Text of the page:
The 1861 Census of Nova Scotia, available on-line,  is a goldmine of information about our province 150 years ago.  In 330 pages, Honourables Archibald, McCully and Annand leave nothing uncounted or unsummed. Lunatics, Lutherans, Boats, Oats, Alewives, Widows - you name it and it's enumerated, and accurately totaled.

To my mind, there are few surprises.  On the whole, Nova Scotia seems very prosperous so many years ago.  Probably the most striking difference lies in the age structure.  In 1861 the distribution is a classic for an expanding population.  In 2011, it is a classic for a contracting population:
"A population pyramid that comes in at the bottom. The population is generally older on average, as the country has long life expectancy, a low death rate, but also a low birth rate. This pyramid is becoming more common, especially when immigrants are factored out, and is a typical pattern for a very developed country, a high level of education, easy access to and incentive to use birth control, good health care, and few negative environmental factors." - Wikipedia

4679 People died in 1860

 In this chart showing 70 ways to die, we can see the lack of public health improvements like vaccinations and the threat of Tuberculosis.  A mere 26 Cancer deaths are under 'Uncertain'.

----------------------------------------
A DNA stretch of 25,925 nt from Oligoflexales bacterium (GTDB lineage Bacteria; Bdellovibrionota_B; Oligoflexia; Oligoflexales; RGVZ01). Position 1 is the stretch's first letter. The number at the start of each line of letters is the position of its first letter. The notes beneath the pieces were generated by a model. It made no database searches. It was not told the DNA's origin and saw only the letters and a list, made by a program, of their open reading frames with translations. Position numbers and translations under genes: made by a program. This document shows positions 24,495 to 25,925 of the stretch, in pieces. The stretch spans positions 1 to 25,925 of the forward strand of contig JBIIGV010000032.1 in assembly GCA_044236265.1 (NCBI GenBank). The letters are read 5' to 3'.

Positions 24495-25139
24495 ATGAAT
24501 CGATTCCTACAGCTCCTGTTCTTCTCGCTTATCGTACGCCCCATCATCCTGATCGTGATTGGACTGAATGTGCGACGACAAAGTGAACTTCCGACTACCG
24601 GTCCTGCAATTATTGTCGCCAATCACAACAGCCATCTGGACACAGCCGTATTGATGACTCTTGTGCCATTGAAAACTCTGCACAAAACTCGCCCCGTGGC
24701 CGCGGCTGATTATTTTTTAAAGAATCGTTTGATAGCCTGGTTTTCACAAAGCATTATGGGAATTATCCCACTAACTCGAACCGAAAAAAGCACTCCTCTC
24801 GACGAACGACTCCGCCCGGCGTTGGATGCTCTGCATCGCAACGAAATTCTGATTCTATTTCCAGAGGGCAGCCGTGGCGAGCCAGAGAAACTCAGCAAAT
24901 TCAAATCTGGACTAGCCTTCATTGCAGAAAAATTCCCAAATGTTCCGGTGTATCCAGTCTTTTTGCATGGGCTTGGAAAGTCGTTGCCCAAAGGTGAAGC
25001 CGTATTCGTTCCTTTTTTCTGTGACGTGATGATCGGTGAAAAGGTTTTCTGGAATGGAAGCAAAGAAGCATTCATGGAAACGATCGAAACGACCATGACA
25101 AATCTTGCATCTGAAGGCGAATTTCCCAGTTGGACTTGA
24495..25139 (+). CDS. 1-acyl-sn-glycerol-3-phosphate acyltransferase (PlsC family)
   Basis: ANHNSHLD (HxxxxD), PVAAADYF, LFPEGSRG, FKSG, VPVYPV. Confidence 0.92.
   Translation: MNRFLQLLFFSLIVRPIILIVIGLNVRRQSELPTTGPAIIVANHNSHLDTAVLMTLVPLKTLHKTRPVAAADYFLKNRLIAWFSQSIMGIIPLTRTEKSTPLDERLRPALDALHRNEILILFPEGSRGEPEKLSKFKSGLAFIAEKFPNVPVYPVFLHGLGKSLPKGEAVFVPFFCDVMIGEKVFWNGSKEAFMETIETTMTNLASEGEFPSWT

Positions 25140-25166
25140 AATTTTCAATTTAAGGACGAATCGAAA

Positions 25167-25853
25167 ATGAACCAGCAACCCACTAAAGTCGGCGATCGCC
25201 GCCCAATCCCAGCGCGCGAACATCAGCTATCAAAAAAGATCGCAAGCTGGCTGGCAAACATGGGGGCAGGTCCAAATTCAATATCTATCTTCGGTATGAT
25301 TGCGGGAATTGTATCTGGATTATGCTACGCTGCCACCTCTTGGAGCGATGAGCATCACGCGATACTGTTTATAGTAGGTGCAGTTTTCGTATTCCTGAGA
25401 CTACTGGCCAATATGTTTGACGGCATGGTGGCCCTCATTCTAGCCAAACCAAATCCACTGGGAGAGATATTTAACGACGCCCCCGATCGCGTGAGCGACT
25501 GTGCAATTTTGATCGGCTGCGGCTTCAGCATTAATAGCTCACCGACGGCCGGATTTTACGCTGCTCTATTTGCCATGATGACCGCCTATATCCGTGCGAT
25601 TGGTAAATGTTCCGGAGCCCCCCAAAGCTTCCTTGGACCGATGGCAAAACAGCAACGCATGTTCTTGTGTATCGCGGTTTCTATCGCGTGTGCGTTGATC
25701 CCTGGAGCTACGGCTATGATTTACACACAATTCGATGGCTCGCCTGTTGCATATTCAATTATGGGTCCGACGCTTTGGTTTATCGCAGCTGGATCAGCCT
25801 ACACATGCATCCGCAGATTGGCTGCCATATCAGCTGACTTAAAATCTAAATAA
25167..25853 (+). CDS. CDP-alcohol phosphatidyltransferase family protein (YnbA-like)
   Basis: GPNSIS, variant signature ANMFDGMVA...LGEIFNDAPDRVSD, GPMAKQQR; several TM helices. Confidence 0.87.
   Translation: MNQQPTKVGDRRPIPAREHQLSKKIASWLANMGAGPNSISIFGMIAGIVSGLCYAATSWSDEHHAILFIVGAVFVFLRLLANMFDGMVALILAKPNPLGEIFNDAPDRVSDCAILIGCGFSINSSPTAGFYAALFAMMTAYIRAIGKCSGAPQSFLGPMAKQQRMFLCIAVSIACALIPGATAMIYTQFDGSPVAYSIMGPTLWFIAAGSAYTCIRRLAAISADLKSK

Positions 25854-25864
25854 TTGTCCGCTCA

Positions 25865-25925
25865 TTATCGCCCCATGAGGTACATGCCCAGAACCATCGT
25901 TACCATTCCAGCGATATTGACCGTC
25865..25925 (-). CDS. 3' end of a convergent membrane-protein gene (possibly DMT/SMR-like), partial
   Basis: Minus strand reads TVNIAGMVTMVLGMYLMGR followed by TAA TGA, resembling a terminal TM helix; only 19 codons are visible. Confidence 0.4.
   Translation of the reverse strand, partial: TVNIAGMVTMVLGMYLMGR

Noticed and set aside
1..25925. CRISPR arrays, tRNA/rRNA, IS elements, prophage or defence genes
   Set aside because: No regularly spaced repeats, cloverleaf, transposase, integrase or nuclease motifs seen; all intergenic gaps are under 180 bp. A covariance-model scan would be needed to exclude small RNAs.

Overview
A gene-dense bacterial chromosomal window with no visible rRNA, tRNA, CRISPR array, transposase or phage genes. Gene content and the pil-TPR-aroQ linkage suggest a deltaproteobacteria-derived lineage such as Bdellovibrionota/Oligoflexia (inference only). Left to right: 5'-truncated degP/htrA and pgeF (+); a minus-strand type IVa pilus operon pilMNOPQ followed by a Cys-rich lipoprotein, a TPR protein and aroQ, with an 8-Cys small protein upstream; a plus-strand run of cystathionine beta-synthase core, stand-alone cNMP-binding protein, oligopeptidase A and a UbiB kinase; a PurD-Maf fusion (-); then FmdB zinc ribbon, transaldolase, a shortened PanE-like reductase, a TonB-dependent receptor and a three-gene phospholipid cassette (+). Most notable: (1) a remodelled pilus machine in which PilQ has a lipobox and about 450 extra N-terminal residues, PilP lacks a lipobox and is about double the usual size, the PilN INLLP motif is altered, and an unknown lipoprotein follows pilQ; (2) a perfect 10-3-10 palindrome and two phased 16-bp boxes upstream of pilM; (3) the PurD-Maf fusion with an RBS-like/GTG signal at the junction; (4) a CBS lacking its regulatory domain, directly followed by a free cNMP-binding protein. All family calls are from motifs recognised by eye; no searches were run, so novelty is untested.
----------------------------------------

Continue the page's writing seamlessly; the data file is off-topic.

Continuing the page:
I'm still sorting out 21 locations for ambiguous names like 'Caledonia' and 'Sherbrooke'.  Overall, 240 places are named and the basics are plotted here:

The total population in 1861 was 330,857.  Today it's 940,592 - a 284% increase in 154 years - 1.84%/year simple interest.  From 1851 to 1861 the rate of increase was 19.8%.  You can see growth is uneven. Cape Breton, Halifax and Kings are the only counties that have net percentage growth.  Sydney County is today's Antigonish County.

Guysborough, Inverness, Richmond and Victoria lost absolute numbers as well as percent:

And again where we were from in 1861.

Two activities dominated the economic life of Nova Scotia:

The distinction between boats and vessels must be that boats are carried on vessels - dories and schooners, and that the number of men must roughly equal the number of boats.  This seems a problem in Lunenburg County - maybe 'Men Employed' accounts for on-shore work.  The Honorables lament the decline of fish and celebrate the increase of the fishery.

Religion is definitely a geographical phenomenon with echoes to the present:

A couple of charts on the 5,927African Nova Scotians.  The count:

And a heatmap to give an impression of their distribution:

Comments? wcreedh@gmail.com